A protein fold switch joins the circadian oscillator to clock output in cyanobacteria

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Science  17 Jul 2015:
Vol. 349, Issue 6245, pp. 324-328
DOI: 10.1126/science.1260031

Biochemical basis of a 24-hour clock

Circadian clocks keep organisms in synch with such daily cycles as illumination, activity, and food availability. The circadian clock in cyanobacteria has the necessary 24-hour period despite its three component proteins having biochemical activities that occur on a much faster time scale. Abe et al. focused on the cyanobacterial clock component KaiC, an adenosine triphosphatase (ATPase) that can autophosphorylate and autodephosphorylate. The slow ATPase activity of KaiC, which is linked to a peptide isomerisation, provided the slow kinetics that set the speed of the 24-hour clock. Chang et al. found that another clock component, KaiB, also has slow changes in its protein conformation that help to set the oscillation period of the clock and its signaling output.

Science, this issue pp. 312 and 324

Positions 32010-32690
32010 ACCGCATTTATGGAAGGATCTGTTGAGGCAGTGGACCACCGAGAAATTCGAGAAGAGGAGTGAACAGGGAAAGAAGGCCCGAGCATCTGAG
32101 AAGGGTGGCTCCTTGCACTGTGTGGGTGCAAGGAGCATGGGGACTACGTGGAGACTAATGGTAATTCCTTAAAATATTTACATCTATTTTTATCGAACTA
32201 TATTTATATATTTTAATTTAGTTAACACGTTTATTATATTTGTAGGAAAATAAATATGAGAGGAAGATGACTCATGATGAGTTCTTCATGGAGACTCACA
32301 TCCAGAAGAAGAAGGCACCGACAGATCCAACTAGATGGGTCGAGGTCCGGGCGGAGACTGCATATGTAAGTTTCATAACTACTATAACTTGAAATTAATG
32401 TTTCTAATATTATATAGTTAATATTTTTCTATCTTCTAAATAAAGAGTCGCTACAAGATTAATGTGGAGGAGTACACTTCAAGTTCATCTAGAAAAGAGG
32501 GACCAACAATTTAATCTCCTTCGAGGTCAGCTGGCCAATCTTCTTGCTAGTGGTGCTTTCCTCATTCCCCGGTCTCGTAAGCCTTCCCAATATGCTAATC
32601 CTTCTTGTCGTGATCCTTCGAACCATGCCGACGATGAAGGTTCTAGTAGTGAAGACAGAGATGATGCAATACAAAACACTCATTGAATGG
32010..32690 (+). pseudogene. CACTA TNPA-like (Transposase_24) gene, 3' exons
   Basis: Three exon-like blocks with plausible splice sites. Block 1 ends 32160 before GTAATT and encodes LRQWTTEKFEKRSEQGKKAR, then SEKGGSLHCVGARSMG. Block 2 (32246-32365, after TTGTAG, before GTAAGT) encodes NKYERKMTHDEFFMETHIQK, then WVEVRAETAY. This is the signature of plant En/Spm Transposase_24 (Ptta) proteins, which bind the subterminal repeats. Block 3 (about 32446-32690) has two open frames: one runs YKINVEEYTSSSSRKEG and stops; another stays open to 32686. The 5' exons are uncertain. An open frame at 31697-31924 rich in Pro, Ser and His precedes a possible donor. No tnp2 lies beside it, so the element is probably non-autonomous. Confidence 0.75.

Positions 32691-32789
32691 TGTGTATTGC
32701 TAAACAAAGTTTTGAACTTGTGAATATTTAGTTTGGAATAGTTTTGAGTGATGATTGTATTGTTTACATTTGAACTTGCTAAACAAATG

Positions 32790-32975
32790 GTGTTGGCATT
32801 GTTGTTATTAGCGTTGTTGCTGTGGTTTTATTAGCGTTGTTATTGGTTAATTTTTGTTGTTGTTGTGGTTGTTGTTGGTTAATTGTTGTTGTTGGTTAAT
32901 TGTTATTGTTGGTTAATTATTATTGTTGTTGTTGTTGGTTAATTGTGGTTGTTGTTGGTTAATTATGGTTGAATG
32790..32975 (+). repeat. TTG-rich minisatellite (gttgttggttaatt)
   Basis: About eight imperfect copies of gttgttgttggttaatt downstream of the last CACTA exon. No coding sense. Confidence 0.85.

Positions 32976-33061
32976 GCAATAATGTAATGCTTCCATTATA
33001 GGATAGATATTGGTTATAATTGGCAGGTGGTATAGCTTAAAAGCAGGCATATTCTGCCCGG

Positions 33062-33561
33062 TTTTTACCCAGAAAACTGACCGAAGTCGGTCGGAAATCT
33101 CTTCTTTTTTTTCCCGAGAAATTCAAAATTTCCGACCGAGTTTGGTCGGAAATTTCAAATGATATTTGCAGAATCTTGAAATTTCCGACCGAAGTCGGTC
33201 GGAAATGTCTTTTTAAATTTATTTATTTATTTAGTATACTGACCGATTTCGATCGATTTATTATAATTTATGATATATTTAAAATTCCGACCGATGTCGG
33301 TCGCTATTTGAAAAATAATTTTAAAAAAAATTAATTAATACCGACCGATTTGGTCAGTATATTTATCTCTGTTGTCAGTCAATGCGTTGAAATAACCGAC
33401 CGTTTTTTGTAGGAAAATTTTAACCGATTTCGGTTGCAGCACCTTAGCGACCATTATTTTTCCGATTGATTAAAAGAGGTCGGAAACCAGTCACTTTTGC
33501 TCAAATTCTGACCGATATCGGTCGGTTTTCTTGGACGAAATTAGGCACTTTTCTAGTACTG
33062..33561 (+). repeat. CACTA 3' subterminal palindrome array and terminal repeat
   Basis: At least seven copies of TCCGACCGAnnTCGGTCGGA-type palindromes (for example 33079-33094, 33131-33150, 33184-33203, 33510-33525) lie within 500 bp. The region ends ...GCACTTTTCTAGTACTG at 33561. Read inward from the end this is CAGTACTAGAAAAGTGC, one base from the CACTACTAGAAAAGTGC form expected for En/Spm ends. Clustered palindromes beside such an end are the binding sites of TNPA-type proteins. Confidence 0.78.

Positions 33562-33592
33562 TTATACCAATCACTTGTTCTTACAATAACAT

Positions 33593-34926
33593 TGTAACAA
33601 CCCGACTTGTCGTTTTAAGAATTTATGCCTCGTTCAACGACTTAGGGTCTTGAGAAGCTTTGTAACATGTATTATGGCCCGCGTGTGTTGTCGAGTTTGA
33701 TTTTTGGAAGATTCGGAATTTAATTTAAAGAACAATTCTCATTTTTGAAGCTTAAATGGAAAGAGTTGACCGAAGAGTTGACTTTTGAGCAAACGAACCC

Organisms are adapted to the relentless cycles of day and night, because they evolved timekeeping systems called circadian clocks, which regulate biological activities with ~24-hour rhythms. The clock of cyanobacteria is driven by a three-protein oscillator composed of KaiA, KaiB, and KaiC, which together generate a circadian rhythm of KaiC phosphorylation. We show that KaiB flips between two distinct three-dimensional folds, and its rare transition to an active state provides a time delay that is required to match the timing of the oscillator to that of Earth’s rotation. Once KaiB switches folds, it binds phosphorylated KaiC and captures KaiA, which initiates a phase transition of the circadian cycle, and it regulates components of the clock-output pathway, which provides the link that joins the timekeeping and signaling functions of the oscillator.

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